Fresh, sweet summer berries tucked beneath a crisp, crumbly topping - lightly sweetened with unrefined sugar and made with gluten-free whole-grains - make this recipe an ideal breakfast and healthy, satisfying dessert.
Some recipes exist because the dish itself just couldn’t without precise measurements, procedures, and timing - think cakes and cinnamon rolls. Some recipes, on the other hand, exist as more of a guide in which the measurements are estimates, the procedures are simple, and the timing is just however long it takes for the oven to create a beautiful golden char on an oaty, nutty, sweet crisp topping - think granola and fruit crumbles.
The latter typically calls for a handful of this and a pinch of that, and depending on the cook, this type of recipe can induce heightened anxiety (even more than the structured recipe) or a sense of relief, control, and peace.
Weekdays with a strict line-up of work, class, homework, and maybe a little me-time sprinkled in there, and weekdays spent doing nothing but catching up on studying remind me of browned butter cookies and perfectly fudgey brownies - the final product may be the most delicious treat (like an A on a 25-page research paper), but recipe was a slight pain in the azz to follow. Weekends spent catching up on studying and doing not much else - no matter how much I love coffee shops - remind me of waiting and hoping that cinnamon roll dough will rise (like praying the hours spent reviewing chapters and notes will pay off on the exam).
Almost two months into the post-grad life almost every college student dreams about, I can definitely say I’m living without recipes - weekdays with a relaxed work schedule, and evenings with my choice of reading, blogging, watching TV, etc., and weekends open to just about anything I please. I am so not used to this kind of cooking/baking.
Now, the post-grad life is not all rainbows and daisies, or should I say cupcakes and cookie bars? There are still a few essential recipes with some must-be-followed procedures. Perhaps the most essential: get a job, and get one that pays rent. If it pays hourly, work enough each week to pay rent, car insurance and car payment, gas, groceries, bills, and all the other expenses like random shopping trips and spontaneous happy hours (oops?). Oh, and make sure to start planning your career, saving for a home, think about marriage and starting a family, and where you’ll want to settle down (and if you’ll be able to afford that).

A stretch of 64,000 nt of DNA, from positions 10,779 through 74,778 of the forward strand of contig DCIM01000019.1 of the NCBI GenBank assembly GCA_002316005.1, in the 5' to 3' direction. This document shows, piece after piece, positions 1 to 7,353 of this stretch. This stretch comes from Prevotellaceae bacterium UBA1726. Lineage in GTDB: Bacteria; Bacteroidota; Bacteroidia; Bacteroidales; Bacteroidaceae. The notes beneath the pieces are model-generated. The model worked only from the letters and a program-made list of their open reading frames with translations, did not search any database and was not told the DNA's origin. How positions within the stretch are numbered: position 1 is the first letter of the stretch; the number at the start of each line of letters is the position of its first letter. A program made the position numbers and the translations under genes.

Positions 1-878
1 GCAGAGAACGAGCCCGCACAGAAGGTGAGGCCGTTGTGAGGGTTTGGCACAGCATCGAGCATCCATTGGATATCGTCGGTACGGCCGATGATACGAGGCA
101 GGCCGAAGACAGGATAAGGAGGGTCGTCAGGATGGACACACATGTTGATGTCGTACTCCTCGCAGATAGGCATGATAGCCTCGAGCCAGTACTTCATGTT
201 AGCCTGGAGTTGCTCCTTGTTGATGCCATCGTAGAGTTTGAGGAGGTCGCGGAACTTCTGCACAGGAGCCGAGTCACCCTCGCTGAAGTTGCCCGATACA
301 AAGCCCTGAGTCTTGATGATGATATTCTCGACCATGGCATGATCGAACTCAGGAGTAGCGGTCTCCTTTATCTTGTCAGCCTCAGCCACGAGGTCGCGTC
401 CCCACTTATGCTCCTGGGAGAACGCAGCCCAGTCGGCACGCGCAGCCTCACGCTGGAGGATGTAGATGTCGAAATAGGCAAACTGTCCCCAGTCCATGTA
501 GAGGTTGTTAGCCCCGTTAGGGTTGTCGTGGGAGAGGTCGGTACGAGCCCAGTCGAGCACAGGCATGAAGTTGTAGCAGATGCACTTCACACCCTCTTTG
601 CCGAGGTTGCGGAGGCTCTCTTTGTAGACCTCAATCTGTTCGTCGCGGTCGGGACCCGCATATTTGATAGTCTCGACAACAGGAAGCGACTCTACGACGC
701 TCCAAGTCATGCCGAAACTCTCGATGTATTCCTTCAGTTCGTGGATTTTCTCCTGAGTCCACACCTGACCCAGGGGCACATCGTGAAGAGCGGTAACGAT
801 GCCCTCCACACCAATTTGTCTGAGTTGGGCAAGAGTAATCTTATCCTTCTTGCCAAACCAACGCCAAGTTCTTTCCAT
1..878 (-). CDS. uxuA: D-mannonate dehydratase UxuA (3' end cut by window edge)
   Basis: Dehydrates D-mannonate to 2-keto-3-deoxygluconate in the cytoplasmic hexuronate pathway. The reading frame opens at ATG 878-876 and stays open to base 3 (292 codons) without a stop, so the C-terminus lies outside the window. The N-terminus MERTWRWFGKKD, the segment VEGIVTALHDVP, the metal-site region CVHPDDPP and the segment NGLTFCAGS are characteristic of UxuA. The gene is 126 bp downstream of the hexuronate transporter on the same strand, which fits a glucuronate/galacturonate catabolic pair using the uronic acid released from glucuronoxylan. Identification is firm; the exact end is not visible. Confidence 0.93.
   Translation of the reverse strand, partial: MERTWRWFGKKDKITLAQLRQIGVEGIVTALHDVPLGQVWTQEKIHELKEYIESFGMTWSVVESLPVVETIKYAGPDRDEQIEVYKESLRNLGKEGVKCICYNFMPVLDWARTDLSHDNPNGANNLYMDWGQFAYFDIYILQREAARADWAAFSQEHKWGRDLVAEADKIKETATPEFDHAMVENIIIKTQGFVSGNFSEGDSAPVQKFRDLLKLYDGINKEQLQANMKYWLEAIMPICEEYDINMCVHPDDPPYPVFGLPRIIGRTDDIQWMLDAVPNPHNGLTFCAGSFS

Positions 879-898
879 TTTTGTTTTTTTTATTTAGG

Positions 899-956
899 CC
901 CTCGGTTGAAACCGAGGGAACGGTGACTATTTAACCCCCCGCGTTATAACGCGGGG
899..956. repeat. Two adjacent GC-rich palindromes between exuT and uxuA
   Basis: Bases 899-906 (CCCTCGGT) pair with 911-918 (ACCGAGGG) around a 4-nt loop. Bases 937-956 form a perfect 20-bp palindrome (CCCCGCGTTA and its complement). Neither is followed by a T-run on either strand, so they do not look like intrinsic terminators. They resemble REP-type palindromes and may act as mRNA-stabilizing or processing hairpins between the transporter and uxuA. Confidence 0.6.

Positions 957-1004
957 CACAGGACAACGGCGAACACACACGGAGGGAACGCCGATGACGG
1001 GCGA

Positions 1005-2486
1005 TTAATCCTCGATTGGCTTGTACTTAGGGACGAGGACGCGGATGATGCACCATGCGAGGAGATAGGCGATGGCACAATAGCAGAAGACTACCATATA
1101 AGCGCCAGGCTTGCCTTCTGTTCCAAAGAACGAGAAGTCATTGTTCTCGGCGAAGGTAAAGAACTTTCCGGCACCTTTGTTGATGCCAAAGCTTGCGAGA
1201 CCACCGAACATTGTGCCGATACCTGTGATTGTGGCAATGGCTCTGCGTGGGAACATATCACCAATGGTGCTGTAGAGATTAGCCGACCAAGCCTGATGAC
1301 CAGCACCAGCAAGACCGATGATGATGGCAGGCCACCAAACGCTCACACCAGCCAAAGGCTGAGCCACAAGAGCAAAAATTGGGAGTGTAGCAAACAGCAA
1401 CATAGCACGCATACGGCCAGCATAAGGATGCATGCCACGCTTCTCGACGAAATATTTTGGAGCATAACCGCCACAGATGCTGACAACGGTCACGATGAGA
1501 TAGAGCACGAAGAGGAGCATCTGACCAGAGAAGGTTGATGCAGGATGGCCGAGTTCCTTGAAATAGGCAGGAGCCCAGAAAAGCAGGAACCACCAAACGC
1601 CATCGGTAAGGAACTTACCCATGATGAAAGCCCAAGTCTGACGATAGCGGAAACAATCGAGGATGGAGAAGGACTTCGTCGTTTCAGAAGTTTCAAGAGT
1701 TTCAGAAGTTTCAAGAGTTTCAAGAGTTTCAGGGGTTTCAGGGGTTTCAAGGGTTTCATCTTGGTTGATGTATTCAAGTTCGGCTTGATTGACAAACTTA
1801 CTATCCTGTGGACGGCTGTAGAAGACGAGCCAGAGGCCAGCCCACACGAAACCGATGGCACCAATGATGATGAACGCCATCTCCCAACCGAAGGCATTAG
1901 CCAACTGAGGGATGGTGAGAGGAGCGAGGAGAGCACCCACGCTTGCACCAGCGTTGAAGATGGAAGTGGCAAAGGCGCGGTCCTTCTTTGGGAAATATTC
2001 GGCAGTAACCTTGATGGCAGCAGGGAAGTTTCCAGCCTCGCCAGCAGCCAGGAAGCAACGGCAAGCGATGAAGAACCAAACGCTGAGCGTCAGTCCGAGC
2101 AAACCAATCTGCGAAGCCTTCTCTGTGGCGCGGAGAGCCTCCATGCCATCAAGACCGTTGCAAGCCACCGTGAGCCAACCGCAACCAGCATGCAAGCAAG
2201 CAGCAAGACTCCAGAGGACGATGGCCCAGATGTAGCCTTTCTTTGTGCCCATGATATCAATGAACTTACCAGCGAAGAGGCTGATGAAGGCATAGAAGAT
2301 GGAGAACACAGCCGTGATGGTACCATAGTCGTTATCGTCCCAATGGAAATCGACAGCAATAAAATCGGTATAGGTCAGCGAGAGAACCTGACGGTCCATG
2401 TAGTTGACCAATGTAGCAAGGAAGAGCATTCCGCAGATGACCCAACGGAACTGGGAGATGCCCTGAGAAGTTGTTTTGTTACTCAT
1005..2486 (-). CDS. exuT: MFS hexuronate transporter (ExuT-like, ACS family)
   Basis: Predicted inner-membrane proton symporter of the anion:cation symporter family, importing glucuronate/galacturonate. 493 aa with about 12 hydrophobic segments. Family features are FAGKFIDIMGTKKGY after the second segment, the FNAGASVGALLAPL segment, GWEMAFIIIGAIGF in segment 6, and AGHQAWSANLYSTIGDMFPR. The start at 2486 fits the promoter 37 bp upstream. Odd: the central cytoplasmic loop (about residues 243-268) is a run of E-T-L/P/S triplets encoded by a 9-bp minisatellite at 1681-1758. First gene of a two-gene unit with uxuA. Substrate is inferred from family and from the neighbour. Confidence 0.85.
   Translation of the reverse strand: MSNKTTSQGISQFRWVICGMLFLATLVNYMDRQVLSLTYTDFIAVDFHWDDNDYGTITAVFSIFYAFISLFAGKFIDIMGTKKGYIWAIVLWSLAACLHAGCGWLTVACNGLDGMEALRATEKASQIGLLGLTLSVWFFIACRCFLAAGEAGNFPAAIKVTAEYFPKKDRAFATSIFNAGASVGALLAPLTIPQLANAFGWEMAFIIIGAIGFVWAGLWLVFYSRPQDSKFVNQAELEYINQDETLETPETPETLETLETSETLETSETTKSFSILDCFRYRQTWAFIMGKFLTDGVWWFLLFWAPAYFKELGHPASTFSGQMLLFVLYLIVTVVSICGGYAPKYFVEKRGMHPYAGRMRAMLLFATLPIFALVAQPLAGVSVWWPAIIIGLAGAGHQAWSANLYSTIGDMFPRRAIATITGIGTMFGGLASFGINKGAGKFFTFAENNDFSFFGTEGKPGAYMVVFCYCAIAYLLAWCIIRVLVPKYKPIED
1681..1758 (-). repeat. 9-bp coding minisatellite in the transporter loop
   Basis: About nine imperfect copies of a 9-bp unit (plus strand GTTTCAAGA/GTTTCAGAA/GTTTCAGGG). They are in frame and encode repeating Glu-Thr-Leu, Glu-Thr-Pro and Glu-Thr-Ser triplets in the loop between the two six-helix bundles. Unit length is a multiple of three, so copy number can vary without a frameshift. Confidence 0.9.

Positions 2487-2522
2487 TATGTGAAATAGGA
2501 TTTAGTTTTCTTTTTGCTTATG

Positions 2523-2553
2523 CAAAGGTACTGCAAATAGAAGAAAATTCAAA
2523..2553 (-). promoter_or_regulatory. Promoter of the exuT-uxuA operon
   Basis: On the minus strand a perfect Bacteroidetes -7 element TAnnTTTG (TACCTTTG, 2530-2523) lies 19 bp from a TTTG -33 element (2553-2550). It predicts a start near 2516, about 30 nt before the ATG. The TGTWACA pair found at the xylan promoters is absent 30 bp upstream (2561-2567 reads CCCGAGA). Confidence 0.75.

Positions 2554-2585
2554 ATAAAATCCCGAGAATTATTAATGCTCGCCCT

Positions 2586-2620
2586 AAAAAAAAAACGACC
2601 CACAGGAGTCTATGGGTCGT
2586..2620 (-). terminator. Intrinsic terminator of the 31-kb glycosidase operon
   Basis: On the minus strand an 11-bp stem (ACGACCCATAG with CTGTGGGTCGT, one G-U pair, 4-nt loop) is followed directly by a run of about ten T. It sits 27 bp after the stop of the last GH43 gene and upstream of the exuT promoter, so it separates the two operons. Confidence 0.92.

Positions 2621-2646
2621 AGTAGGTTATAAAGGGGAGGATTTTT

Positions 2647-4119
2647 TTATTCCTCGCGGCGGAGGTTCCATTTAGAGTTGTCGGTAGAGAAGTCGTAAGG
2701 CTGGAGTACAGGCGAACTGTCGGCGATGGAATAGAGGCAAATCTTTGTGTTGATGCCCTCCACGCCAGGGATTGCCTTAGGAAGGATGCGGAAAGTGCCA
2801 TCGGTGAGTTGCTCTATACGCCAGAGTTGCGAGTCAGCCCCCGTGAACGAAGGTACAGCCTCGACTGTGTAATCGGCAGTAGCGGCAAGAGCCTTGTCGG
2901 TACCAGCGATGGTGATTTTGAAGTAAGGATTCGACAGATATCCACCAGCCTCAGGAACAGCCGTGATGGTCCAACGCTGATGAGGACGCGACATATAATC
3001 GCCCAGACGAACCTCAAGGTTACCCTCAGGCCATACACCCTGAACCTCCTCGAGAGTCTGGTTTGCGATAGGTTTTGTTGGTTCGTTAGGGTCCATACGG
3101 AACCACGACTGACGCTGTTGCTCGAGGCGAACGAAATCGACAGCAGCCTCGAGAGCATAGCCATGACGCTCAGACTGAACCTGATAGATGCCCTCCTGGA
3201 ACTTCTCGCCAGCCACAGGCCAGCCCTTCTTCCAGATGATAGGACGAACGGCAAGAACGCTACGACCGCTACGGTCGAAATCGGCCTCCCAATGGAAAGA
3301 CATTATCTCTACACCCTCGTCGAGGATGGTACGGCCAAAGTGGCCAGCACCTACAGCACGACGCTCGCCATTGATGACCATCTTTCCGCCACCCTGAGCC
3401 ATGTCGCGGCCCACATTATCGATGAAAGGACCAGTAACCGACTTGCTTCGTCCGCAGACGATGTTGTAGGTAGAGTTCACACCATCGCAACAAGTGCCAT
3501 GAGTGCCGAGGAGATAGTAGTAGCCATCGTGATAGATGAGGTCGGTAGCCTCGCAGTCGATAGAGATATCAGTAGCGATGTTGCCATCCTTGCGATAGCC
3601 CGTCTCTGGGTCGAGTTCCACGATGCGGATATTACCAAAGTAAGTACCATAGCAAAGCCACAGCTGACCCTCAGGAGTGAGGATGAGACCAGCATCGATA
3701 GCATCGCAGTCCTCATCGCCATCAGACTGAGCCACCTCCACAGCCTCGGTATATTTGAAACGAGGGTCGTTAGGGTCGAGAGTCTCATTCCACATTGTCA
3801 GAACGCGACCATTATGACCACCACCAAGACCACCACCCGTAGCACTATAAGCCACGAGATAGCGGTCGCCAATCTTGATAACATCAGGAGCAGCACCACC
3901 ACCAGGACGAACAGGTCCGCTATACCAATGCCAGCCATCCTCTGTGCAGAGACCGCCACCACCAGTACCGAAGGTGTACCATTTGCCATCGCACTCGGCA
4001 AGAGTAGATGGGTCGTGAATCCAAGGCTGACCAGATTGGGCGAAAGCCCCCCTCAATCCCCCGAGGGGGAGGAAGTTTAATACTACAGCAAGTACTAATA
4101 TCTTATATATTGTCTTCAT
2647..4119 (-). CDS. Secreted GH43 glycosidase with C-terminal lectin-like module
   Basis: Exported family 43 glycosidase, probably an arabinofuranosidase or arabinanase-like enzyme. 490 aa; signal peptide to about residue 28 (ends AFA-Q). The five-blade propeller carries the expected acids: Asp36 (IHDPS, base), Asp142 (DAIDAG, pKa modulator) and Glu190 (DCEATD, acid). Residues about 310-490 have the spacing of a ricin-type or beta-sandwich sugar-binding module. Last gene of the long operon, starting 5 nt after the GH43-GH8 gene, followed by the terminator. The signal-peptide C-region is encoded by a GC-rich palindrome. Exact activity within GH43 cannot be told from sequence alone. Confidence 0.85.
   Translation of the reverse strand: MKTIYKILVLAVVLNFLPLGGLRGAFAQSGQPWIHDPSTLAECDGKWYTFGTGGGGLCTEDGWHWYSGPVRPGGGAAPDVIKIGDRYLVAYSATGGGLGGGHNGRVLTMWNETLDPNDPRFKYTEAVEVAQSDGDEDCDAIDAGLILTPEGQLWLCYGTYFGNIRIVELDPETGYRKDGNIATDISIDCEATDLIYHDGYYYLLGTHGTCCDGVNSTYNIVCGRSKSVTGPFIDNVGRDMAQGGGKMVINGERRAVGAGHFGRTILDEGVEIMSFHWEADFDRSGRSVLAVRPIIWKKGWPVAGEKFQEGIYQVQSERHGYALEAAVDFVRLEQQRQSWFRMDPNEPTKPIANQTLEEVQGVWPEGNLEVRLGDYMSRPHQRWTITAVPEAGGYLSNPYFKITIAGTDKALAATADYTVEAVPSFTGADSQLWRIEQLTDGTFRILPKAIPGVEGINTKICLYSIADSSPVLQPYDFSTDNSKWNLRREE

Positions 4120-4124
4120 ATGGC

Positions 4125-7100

For years and years up until this point, I’ve followed recipes that were put in front of me. Thankfully so, because my teenage self wouldn’t have known how to handle life on her own. Life has been a cup of this and a half cup of that - no more, no less. From here on out, though, life’s going to be much more along the lines of handful and pinch measurements, and mostly up to my own deciding.
I’ll take this simple, beautiful, and sweet fruit crumble as a hopeful sign that I’m off to a strong start.
Makes 5-6 servings
For the berries:
1 cup each:
1/4 cup coconut sugar
juice from 1/2 lemon
2 tbsp. gluten-free flour
For the crumble:
1 1/4 cup rolled oats
1/3 cup chopped nuts
6 tbsp. gluten-free flour
1/4 cup shredded coconut
1/2 cup coconut oil, melted and cooled, plus more for greasing the dish
1/4 cup maple syrup
1 tsp. sea salt
a pinch of cinnamon
whipped cream and/or Greek yogurt, for serving (optional)
Preheat the oven to 350F and lightly grease an 8x8 baking dish with coconut oil.
In a medium-size mixing bowl, combine the 3 cups of berries with the coconut sugar and lemon juice. Let this sit for 10 minutes to allow the berries to release their juices, then mix in the 2 tbsp. of gluten-free flour. Then, transfer the mixture to the baking dish and spread in an even layer.
In a separate bowl, combine the ingredients for the crumble starting with the dry. Then, mix in the coconut oil and maple syrup and stir until well incorporated. Sprinkle the crumble over the berries in an even layer in the baking dish and bake for 35-40 minutes, or until set. Check this by tilting the baking dish ever so slightly and watching if the crumble slides to one side. If it does, it has not yet set, so continue baking.
Let it cool for at least 30-40 minutes before cutting into it. Serve immediately with whipped cream or yogurt, and store leftovers in an airtight container for up to one week.